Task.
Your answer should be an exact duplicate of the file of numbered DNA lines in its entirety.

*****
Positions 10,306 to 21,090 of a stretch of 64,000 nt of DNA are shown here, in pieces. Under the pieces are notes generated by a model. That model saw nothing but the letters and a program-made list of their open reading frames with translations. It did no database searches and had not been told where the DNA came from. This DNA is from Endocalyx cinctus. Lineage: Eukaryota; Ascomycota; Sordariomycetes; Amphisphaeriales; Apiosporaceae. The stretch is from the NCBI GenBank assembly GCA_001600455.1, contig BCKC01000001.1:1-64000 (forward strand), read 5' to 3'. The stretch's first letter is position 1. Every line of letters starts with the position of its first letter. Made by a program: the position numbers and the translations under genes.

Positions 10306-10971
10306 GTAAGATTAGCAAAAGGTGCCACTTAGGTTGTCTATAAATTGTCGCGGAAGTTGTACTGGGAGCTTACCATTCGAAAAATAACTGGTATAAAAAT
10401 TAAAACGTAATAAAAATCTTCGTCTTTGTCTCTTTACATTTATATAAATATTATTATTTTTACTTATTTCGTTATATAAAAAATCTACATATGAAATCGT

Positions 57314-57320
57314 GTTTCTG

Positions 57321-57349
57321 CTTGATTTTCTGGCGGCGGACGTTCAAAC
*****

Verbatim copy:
Positions 10,306 to 21,090 of a stretch of 64,000 nt of DNA are shown here, in pieces. Under the pieces are notes generated by a model. That model saw nothing but the letters and a program-made list of their open reading frames with translations. It did no database searches and had not been told where the DNA came from. This DNA is from Endocalyx cinctus. Lineage: Eukaryota; Ascomycota; Sordariomycetes; Amphisphaeriales; Apiosporaceae. The stretch is from the NCBI GenBank assembly GCA_001600455.1, contig BCKC01000001.1:1-64000 (forward strand), read 5' to 3'. The stretch's first letter is position 1. Every line of letters starts with the position of its first letter. Made by a program: the position numbers and the translations under genes.

Positions 10306-10971
10306 GTAAGATTAGCAAAAGGTGCCACTTAGGTTGTCTATAAATTGTCGCGGAAGTTGTACTGGGAGCTTACCATTCGAAAAATAACTGGTATAAAAAT
10401 TAAAACGTAATAAAAATCTTCGTCTTTGTCTCTTTACATTTATATAAATATTATTATTTTTACTTATTTCGTTATATAAAAAATCTACATATGAAATCGT

Positions 57314-57320
57314 GTTTCTG

Positions 57321-57349
57321 CTTGATTTTCTGGCGGCGGACGTTCAAAC